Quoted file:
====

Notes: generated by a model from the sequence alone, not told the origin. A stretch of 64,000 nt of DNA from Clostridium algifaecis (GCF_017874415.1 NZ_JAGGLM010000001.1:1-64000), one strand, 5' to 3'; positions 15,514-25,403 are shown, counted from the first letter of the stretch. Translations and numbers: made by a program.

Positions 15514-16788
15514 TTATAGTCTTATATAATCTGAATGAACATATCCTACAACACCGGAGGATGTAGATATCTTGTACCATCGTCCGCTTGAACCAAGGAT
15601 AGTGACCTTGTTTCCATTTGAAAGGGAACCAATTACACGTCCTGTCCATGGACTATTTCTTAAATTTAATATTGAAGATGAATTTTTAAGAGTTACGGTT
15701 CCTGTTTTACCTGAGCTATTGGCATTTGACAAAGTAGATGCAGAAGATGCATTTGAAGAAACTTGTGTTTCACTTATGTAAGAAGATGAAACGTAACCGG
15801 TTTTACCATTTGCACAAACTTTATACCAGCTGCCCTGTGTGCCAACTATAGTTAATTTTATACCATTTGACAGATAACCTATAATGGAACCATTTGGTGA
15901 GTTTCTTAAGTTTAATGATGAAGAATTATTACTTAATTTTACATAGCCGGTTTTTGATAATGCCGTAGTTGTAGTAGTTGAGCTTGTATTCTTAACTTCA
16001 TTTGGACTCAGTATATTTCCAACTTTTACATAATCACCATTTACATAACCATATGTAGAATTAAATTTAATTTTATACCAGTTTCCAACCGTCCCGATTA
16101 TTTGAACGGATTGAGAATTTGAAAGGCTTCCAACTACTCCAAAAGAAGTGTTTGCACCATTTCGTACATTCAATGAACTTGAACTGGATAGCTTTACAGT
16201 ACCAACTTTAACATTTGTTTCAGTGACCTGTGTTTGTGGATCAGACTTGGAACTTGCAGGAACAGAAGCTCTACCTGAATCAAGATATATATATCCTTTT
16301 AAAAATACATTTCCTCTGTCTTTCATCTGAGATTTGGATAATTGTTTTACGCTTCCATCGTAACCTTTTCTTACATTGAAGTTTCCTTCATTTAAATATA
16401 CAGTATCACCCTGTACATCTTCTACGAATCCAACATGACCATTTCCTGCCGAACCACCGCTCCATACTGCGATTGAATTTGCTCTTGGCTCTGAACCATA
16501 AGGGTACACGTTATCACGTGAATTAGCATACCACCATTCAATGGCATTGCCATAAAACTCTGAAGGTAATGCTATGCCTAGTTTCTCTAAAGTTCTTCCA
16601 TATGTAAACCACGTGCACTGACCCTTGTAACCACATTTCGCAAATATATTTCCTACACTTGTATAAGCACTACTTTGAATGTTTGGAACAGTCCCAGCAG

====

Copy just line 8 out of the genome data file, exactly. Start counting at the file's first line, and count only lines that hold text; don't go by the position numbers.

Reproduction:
16001 TTTGGACTCAGTATATTTCCAACTTTTACATAATCACCATTTACATAACCATATGTAGAATTAAATTTAATTTTATACCAGTTTCCAACCGTCCCGATTA